The oft-heard joke about investments that can go down as well as plummet is proving all too true for many investors at the moment. Some funds have taken a hit through poor market performance, and investors’ financial plans or retirement prospects have been dealt a severe blow.
The majority of capital investments will naturally vary with the state of the economy. Banks and building societies pay lower interest rates, and other investments are worth far less than was paid for them.
Most investment products are marketed as limiting the exposure of client funds to the fluctuations of share prices, by not putting all the eggs in the same basket. The more holdings an equity-based fund has, the less exposed it is, or so the theory goes.
These products themselves will have different investment strategies – some riskier than others – and this must be carefully considered by investment advisers when recommending them to clients.
Independent financial advisers, stockbrokers and other investment advisers have a legal duty to ensure that their investment recommendations are suitable for their clients. That involves understanding the client’s investment objectives and attitude to risk.
Providing competent investment advice is a complex task. Matters to consider for each investor include: –
• are capital growth, or income generation, or both desired ? This will vary according to many factors including the lifestyle, family situation and retirement aspirations of the client;
• whether the client wants as much protection of their capital as possible, or is prepared to accept a degree of risk in the hope of a greater return. Many nearing retirement want to safeguard previous capital growth rather than risk their money in the hope of a higher return – those who are some time away from needing their money may be happier to accept more risk of a capital reduction if the potential rewards are higher;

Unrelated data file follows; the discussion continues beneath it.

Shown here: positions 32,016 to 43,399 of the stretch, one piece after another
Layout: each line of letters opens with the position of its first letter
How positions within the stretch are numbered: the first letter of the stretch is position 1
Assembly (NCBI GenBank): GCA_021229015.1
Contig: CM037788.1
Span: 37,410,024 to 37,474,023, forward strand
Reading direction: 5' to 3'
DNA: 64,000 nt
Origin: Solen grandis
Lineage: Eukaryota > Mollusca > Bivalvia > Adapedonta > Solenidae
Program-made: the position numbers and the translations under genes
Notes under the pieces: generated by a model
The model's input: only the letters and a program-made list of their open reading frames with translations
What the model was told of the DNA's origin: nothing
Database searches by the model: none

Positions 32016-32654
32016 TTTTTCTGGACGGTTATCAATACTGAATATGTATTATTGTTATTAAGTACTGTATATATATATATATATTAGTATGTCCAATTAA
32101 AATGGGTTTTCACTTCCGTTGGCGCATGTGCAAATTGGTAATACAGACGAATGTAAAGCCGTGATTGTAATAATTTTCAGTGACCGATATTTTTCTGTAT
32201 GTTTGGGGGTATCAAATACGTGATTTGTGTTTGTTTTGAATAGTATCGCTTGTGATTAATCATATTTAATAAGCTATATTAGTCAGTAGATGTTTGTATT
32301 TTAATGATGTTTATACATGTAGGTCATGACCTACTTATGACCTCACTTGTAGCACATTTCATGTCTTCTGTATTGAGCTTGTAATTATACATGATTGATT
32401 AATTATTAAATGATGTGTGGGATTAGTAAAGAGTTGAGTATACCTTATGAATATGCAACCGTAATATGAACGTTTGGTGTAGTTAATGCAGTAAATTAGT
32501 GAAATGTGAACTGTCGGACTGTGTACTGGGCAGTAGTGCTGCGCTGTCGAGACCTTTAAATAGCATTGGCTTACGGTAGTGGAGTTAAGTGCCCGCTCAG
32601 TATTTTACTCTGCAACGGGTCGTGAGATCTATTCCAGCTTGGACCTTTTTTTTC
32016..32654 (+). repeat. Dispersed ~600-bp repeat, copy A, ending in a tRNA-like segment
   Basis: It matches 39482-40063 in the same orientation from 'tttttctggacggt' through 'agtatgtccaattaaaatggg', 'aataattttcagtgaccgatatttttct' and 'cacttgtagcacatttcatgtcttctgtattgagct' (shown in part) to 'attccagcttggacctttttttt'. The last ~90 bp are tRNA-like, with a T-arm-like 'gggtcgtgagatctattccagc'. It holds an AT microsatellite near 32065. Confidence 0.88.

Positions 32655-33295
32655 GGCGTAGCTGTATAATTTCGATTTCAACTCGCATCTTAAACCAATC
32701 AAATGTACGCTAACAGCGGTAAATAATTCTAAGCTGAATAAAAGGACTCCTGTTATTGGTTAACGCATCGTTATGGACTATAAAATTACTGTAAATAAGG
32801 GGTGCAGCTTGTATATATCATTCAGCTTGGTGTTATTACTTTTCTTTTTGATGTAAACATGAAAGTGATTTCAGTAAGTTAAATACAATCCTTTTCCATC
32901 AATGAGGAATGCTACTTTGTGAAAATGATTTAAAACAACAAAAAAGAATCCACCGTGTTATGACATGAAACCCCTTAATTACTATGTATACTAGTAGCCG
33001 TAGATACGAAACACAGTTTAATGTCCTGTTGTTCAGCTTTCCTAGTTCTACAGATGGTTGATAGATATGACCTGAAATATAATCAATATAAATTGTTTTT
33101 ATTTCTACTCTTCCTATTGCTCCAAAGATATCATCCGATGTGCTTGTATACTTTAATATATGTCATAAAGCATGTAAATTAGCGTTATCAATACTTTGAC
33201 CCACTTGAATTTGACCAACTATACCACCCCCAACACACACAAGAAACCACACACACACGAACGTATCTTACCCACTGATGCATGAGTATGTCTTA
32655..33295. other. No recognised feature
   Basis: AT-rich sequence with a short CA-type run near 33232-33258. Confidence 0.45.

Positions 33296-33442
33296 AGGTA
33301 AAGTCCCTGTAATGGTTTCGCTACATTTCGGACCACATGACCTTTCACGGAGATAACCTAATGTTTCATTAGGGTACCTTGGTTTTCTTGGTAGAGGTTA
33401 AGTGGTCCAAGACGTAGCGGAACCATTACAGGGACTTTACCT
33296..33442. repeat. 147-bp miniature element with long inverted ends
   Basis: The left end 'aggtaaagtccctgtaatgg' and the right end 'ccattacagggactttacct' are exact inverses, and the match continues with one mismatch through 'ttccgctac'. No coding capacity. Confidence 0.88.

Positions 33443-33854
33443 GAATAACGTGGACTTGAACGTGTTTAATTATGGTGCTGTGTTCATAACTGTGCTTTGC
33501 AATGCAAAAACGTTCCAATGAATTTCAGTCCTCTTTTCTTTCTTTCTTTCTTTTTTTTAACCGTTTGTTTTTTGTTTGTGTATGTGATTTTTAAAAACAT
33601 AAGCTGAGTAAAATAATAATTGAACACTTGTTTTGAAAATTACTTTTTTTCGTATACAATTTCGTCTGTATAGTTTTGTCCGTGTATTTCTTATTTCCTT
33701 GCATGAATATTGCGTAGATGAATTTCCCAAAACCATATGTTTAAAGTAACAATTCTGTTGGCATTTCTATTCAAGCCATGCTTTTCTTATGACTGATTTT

• whether the client has the same approach for all of their investments – some clients may nominate certain money they are prepared to risk for greater reward, whilst remaining cautious with the rest of their funds.
Given the above, it is not surprising that when investments drop, or fail, investors will wish to be quite sure that the advice that they received was correct and competent.
The Financial Services Authority has any number of rules of conduct setting out how advisers should conduct investment business. The adviser’s reasoning when recommending investments has to be recorded in a “suitability letter”. So there is a paper trail which, when clients question the performance of their investments, can be carefully considered. There is no doubt that poor economic conditions have exposed some unsuitable investment advice given during good times. Money has been invested in riskier places than the well-informed client would have wished or instructed, and lost.
The majority of reputable and competent advisers will take comfort that their advice was thoroughly researched and documented, and honestly given in the client’s best interests on available information at the time. There are, nevertheless, some who will have allowed their focus on these areas to be distracted, and who are being exposed as they face claims through the Financial Ombudsman Service or through the courts.
None of the above constitutes investment advice. Legal or investment advice should be taken from regulated insured professionals on individual circumstances.
For more information contact James Taylor .